My last post focused on my favorite inorganic molecule, water. I haven’t forgotten about brake pads, but my co-host is busy starting a new semester and writing essays for admission to universities, thus, that topic has temporarily come to a grinding halt. (It’s ok to groan.)
In the meantime, I thought that I could let you in on a secret (ingredient, that is) and discuss my favorite organic molecule, caffeine!
Now, before you think that I’ve gone “off topic” and left motorcycles out of the equation, just think about how many times that you have seen the logo of an energy drink on a motorcycle racer’s leathers, helmet, fairing, etc. Or, for that matter, at a race track on billboards, bridges, or even as part of the title of a circuit in Austria! Aha! What is the main ingredient in most energy drinks? That’s right – my favorite organic molecule – 1,3,7-trimethylpurine-2,6-dione. (No wonder we chemists mostly refer to it by its common name, caffeine. That’s a mouthful!)
Being a “baby boomer”, I tend to get my caffeine “fix” from my two cups (approximately 16 fluid oz. or 475 milliliters, mL) of coffee each morning. That’s about 300 milligrams (mg) of caffeine, depending on the brew. (I like mine strong; that’s why they call our generation the “coffee achievers”, I guess.)
So, if “boomers” are the coffee achievers, then perhaps the folks from Gen X, Gen Y, and the “millennials” could be referred to as the “energy drink dynamos”! They typically tend to drink more of those types of beverages than they do coffee. However, a 16 oz energy drink (like the one that causes you to grow feathery appendages, or the one that might be in a scary creature feature), contains only about 160 mg of caffeine; just a little over half that of my two cups o’ joe. To be as dynamic, they’ll just have to drink two cans of their favorite energy drink, then.
So, is caffeine the secret to the “energy” you get from an energy drink or a cup of coffee? No, not really. Caffeine acts on certain sites (receptors) in the brain that normally are activated by the molecule adenosine. When adenosine molecules build up over time, they create a chain of events that make you begin to feel drowsy. Caffeine molecules are similar in structure to adenosine, so that they effectively block the action of adenosine but do not trigger the same effect. (It’s kind of like having a key that fits into your bike’s ignition but won’t actually engage the starter.) Caffeine molecules temporarily keep you from feeling sleepy and they also cause other molecules to be released into the brain that stimulate the central nervous system and give you that feeling of being alert and energized!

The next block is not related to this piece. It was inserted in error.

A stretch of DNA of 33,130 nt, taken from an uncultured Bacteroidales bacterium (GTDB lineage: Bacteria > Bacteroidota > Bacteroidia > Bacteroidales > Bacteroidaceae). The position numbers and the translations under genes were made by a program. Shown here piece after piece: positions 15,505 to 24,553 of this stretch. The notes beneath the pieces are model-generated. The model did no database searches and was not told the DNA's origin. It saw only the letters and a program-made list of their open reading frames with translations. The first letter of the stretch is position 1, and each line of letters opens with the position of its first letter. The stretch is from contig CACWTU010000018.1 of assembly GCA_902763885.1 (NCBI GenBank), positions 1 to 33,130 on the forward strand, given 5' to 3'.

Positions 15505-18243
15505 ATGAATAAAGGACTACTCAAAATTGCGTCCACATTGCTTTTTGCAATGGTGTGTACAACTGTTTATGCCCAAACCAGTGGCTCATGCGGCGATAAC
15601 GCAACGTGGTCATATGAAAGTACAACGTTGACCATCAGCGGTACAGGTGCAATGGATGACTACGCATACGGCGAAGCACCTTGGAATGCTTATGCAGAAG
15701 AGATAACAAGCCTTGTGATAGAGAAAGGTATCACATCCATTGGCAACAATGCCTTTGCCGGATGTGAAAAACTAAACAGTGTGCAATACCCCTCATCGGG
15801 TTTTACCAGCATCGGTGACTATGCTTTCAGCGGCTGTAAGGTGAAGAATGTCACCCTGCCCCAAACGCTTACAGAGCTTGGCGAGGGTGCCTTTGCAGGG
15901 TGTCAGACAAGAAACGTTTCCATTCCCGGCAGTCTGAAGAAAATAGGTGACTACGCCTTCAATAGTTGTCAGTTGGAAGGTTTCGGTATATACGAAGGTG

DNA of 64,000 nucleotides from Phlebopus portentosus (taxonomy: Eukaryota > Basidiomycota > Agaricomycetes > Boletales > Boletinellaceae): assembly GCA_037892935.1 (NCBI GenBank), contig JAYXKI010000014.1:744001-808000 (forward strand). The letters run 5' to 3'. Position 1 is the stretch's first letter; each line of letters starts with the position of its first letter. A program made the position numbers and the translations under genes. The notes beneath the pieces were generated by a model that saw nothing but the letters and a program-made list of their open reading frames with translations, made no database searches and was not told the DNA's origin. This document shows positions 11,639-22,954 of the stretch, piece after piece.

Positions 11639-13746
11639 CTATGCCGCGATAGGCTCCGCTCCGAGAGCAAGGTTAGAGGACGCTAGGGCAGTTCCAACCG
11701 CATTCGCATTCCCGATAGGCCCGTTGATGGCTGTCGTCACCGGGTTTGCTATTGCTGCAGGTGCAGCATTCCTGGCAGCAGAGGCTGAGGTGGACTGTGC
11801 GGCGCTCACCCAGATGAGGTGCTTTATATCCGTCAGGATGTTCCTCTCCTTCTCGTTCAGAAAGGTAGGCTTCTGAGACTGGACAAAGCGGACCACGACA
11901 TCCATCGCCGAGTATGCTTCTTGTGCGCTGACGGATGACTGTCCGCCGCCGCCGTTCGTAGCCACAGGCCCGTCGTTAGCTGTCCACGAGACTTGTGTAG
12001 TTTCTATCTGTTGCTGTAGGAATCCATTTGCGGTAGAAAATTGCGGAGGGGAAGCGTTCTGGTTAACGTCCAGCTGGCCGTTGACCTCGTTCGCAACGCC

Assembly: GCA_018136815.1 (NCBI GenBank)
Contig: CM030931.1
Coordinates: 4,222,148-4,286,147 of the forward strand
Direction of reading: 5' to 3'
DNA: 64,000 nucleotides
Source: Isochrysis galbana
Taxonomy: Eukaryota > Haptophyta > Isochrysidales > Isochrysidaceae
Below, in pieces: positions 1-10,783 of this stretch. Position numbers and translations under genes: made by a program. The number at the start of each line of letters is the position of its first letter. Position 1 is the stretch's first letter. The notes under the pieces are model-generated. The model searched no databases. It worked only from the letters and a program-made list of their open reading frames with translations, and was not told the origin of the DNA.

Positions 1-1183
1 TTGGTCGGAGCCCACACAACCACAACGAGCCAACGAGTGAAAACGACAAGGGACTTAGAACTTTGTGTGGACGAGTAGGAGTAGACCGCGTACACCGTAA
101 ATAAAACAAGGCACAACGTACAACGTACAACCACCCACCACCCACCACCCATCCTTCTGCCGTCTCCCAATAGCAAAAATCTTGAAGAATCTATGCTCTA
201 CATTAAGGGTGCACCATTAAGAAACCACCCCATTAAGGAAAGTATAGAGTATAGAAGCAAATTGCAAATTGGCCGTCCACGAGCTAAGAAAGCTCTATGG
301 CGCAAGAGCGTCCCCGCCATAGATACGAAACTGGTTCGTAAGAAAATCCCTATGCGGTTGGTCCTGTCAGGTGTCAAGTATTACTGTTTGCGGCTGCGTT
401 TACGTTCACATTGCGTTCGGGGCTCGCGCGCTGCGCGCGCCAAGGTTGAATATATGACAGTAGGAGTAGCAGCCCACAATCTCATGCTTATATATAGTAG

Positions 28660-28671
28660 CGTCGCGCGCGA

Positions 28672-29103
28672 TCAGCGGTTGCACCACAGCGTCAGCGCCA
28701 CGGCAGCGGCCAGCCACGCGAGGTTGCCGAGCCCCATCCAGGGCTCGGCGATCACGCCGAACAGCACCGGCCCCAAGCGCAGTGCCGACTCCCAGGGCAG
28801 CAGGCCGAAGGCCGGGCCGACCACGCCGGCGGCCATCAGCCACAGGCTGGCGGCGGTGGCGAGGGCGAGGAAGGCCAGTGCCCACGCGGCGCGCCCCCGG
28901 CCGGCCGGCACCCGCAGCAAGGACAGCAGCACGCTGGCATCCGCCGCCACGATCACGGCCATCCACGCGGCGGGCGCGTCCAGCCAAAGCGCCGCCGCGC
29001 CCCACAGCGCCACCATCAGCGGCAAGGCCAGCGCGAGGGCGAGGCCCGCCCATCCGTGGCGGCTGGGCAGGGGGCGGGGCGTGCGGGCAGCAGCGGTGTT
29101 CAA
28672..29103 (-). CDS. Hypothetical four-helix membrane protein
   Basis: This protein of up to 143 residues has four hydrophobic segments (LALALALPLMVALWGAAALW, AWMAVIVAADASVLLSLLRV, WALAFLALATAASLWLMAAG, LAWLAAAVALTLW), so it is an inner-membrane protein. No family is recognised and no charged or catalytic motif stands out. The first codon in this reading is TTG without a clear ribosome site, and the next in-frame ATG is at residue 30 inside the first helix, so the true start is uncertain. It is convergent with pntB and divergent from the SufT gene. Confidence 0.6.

Caffeine, then, makes you more alert and is actually known to temporarily increase performance on certain tasks. However, the majority of energy drinks have another ingredient that contributes much more to the “rush” that people describe after imbibing their beverage of choice. That ingredient is good old-fashioned sugar! Each 16 oz energy drink typically has about 30 grams of sugar that provides 110 Calories of “energy”! I don’t plan to sermonize, but those calories are of the type that the American Heart Association (AHA) and other medical related groups refer to as “empty” calories. They give you a very quick energy boost (that sugar “rush”) but are metabolized rapidly and thus may leave you feeling tired and “drained” of energy a few hours later. Also, that 30 grams of sugar is already over the AHA daily limit recommended for women (24 grams) and pushing the limit for men (36 grams).
Don’t worry. I’m not going to criticize anyone’s nutritional habits or choice of beverage. I am a firm believer in “all things in moderation” and allowing people to make their own choices. Before you do so, just be sure that you know as much as possible about that choice and whether or not it’s right for you. If you want to explore some good links that I found enlightening, see below:
See you on the road or at the track! I’ll be the one drinking the … H2O.